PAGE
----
- City suspends liquor license for downtown Cape bar; owners say they want to fix problems (3/26/17)3
- Mall aboard: Future requires evolution at West Park Mall (3/24/17)23
- Legal discrimination complaint, ethics complaint filed in Scott City government (3/22/17)13
- Business notebook: Cape native goes from farm to mobile-food operation (3/20/17)1
- Former Southeast softball coach sues Board of Regents; seeks damages and her job back (3/23/17)15
- Former Scott City administrator: 'I was forced to resign' (3/21/17)6
- Triplett manslaughter case set for July 2018 (3/21/17)2
- Two people found dead in Advance house fire (3/21/17)
- Two Cape men charged with second-degree murder of Grandi (3/21/17)2
- Two local lawmakers back charter school bill; Perryville lawmaker objects to measure (3/19/17)24
Pentagon: Missile hit satellite's fuel tank, destroyed toxic chemicals
WASHINGTON -- The Pentagon said Monday it has a "high degree of confidence" that the missile fired at a dead U.S. spy satellite in space destroyed the satellite's fuel tank as planned.
In its most definitive statement yet on the outcome of last Wednesday's shootdown over the Pacific, the Pentagon said based on debris analysis it is clear the Navy missile destroyed the fuel tank, "reducing, if not eliminating, the risk to people on Earth from the hazardous chemical."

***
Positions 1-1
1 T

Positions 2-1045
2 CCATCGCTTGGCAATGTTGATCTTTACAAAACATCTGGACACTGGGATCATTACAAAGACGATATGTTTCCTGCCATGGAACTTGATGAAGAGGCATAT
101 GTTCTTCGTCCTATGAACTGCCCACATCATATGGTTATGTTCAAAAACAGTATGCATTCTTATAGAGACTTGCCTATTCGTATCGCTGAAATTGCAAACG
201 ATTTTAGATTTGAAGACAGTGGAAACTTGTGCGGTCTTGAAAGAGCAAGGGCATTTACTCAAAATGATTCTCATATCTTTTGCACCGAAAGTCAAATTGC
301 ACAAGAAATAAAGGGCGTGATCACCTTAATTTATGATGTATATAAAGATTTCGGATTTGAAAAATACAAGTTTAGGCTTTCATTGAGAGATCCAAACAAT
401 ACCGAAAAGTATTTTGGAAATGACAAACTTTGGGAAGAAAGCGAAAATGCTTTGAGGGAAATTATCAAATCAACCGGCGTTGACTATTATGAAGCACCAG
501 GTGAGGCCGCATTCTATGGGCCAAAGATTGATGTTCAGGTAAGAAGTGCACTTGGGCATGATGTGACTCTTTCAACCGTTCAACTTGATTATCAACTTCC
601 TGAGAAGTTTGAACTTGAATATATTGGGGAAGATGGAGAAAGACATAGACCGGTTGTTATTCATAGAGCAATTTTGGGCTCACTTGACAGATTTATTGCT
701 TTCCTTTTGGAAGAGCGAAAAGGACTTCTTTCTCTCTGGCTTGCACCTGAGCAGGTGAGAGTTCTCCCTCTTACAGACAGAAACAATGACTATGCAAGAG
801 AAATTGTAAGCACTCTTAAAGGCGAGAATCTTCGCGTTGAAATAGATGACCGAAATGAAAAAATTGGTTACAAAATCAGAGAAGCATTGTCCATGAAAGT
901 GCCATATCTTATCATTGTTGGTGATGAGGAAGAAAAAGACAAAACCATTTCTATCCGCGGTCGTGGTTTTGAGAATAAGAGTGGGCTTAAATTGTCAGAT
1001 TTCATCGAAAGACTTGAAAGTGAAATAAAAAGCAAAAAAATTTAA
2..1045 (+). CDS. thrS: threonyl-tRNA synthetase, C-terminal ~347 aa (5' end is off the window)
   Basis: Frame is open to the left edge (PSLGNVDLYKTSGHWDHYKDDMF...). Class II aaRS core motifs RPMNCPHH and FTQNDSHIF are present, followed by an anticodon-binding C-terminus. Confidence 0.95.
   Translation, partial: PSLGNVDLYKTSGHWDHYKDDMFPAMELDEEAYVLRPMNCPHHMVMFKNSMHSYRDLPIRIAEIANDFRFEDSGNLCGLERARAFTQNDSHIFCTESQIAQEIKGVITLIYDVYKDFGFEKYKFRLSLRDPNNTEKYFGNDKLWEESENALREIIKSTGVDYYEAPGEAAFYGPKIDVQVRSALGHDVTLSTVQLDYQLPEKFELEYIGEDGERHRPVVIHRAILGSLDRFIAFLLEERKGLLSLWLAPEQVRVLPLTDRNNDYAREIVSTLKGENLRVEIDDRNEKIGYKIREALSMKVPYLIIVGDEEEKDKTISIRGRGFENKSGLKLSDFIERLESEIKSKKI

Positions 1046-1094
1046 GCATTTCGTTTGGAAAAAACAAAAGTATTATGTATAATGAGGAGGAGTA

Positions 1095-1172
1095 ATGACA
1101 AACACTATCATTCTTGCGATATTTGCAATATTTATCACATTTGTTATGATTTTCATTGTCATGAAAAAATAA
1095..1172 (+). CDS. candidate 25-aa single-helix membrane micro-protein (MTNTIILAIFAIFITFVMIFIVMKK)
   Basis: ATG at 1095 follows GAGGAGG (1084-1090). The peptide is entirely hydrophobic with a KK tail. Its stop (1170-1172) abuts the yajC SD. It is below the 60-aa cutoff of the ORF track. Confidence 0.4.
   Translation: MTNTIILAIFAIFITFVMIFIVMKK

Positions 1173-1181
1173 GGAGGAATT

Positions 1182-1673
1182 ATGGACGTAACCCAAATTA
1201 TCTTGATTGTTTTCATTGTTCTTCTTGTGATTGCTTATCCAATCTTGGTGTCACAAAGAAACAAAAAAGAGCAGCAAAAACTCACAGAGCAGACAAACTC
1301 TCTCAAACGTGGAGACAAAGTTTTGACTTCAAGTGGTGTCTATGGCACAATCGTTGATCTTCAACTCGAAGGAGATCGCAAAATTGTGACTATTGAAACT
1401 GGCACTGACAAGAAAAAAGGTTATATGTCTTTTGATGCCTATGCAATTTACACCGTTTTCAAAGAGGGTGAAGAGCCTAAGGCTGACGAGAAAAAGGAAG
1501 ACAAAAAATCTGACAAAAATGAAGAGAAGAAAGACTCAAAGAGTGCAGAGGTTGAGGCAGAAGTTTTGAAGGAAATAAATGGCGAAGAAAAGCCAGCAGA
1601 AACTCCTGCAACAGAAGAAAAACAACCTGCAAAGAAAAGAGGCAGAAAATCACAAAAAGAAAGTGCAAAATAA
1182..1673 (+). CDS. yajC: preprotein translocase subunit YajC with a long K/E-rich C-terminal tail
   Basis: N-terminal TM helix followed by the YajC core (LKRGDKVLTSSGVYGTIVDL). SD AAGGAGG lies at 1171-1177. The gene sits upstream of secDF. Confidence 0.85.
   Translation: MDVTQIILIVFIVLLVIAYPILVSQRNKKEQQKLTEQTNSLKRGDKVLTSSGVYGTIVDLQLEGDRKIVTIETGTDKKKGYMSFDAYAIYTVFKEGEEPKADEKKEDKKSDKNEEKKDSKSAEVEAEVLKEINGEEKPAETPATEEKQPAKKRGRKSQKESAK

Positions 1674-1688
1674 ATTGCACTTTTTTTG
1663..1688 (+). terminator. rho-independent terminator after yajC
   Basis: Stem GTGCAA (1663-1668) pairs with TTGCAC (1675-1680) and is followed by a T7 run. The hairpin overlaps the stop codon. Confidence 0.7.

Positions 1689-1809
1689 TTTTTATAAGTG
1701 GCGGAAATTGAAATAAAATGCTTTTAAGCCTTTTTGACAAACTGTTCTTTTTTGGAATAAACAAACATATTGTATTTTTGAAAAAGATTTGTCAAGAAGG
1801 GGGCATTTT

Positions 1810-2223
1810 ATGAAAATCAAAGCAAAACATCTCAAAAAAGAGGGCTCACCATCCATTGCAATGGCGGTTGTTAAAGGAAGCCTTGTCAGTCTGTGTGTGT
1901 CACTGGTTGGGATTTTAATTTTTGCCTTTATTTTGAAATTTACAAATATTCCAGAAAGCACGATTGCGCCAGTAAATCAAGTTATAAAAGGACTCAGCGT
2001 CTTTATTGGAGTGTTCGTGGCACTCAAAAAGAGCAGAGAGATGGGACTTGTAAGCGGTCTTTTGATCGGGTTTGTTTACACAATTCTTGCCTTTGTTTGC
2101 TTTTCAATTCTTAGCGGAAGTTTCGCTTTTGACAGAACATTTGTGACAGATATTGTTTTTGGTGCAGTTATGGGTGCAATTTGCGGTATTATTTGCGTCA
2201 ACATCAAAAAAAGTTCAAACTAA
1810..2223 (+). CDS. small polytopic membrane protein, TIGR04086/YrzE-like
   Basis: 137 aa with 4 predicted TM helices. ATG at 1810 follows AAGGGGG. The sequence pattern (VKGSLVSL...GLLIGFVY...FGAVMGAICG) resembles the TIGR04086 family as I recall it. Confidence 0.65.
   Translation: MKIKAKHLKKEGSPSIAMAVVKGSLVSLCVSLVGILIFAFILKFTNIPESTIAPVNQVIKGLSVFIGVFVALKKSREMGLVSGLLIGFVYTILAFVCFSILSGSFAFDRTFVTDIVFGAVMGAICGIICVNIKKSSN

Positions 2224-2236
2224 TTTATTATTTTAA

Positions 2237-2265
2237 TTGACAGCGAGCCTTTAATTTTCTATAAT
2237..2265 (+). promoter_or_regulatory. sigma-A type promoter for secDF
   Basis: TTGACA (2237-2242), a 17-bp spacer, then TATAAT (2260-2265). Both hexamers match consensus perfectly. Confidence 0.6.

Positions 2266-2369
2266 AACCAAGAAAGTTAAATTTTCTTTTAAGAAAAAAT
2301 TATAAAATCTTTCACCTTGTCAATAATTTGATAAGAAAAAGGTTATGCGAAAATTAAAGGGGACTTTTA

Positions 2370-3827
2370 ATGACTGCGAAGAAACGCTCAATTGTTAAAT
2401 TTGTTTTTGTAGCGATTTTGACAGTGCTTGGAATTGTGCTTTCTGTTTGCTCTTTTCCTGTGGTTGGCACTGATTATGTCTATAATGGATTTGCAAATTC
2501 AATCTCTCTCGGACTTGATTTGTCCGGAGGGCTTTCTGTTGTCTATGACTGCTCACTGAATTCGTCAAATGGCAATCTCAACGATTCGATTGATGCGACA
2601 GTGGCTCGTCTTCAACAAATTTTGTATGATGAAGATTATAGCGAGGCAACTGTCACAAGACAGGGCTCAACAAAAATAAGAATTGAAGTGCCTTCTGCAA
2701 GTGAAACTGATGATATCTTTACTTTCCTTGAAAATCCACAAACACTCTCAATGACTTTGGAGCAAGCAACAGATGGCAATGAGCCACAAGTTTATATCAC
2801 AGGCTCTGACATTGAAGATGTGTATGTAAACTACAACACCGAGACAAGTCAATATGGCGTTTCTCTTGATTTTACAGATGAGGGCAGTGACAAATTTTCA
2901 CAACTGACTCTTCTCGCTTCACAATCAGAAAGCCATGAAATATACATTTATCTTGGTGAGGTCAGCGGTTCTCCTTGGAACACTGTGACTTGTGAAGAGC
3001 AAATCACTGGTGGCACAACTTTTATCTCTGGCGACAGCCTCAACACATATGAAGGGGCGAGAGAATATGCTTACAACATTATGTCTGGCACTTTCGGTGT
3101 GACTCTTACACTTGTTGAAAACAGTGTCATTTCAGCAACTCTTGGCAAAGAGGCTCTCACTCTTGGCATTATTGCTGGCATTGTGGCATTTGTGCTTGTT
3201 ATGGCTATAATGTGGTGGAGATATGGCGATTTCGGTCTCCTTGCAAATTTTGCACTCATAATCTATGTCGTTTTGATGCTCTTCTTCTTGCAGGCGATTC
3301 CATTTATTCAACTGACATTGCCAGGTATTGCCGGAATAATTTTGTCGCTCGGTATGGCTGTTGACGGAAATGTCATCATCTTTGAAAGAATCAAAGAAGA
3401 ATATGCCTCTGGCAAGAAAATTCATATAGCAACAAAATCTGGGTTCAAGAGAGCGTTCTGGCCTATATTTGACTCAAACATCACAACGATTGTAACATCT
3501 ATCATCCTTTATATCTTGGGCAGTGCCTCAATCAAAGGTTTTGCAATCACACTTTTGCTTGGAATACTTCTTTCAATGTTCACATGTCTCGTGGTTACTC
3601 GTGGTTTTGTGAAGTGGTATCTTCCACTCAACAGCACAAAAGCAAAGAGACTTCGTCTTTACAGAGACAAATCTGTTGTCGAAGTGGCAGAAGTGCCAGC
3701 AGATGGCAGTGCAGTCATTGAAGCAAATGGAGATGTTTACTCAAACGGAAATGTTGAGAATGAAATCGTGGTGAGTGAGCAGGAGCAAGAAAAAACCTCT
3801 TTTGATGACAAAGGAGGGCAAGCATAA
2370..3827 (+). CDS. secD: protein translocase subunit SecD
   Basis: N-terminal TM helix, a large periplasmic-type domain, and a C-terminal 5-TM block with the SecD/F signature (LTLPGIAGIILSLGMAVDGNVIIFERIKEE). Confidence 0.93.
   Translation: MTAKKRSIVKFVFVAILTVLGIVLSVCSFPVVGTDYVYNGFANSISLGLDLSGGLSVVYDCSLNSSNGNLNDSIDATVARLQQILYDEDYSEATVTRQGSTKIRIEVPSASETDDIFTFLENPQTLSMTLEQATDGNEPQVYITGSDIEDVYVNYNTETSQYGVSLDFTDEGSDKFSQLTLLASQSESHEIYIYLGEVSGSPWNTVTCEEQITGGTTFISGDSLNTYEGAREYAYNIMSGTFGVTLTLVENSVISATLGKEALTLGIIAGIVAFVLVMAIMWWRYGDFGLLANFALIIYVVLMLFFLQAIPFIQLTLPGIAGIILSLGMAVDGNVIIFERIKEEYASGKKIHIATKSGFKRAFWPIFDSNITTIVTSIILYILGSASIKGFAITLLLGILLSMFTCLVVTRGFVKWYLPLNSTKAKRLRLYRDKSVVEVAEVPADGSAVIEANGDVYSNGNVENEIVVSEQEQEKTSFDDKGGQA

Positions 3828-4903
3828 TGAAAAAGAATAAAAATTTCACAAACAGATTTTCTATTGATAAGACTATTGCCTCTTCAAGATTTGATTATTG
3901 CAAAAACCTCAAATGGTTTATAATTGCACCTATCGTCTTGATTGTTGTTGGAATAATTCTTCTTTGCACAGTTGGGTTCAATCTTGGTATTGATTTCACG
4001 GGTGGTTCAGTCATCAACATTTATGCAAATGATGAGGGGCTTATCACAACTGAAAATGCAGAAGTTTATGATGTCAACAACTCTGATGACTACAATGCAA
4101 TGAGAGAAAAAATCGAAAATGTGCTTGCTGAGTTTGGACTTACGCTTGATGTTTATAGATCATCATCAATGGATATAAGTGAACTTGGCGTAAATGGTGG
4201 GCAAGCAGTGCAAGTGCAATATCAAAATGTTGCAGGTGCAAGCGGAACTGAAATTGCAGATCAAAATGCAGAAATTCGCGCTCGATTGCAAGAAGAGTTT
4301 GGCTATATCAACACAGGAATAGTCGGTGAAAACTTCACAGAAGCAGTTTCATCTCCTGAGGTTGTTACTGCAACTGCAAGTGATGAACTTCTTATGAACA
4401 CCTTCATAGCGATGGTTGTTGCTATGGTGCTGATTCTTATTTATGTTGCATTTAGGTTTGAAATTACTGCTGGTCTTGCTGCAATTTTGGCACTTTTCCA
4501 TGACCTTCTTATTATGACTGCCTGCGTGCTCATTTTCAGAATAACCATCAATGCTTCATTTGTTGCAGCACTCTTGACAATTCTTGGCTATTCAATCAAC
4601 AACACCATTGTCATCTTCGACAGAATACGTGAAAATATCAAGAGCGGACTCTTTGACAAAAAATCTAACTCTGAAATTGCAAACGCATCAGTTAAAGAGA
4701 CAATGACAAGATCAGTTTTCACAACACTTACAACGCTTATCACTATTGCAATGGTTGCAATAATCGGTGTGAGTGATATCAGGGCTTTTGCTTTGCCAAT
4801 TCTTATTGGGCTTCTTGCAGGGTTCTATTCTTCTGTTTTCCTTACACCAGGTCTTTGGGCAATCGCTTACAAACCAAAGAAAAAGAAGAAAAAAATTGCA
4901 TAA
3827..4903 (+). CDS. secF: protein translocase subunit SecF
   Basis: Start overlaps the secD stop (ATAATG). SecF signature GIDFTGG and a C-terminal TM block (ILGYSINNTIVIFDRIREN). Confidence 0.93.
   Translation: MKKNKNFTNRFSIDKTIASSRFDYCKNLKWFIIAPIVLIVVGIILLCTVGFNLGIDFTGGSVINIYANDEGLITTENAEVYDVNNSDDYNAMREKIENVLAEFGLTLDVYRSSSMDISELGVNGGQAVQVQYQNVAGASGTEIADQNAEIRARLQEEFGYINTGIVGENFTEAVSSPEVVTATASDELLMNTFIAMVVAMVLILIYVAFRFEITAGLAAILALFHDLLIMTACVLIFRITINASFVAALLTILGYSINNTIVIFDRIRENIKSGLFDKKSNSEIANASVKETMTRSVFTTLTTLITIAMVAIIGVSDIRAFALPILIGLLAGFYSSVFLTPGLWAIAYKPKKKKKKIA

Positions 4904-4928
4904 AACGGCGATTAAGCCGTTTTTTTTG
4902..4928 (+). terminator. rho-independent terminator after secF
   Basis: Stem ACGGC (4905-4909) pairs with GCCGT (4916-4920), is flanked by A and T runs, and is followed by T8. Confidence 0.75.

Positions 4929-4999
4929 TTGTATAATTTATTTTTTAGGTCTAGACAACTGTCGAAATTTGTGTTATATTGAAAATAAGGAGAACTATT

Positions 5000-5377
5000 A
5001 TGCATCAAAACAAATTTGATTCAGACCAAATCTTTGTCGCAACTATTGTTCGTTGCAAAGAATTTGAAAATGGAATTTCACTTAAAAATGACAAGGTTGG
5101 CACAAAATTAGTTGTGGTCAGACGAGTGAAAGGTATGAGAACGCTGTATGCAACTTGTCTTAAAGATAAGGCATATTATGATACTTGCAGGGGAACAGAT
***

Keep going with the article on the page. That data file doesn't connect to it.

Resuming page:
The tank had 1,000 pounds of hydrazine, a toxic substance that U.S. government officials believed posed a potential health hazard to humans if the satellite had descended to Earth on its own.
Pentagon officials had said almost immediately after the shootdown by a missile fired from the USS Lake Erie that it appeared the tank had been hit squarely, but they conducted further analysis before reaching a final conclusion.
As of Monday there had been no reports of debris landing on Earth, and it is unlikely any will remain intact to impact the ground, the Pentagon statement said.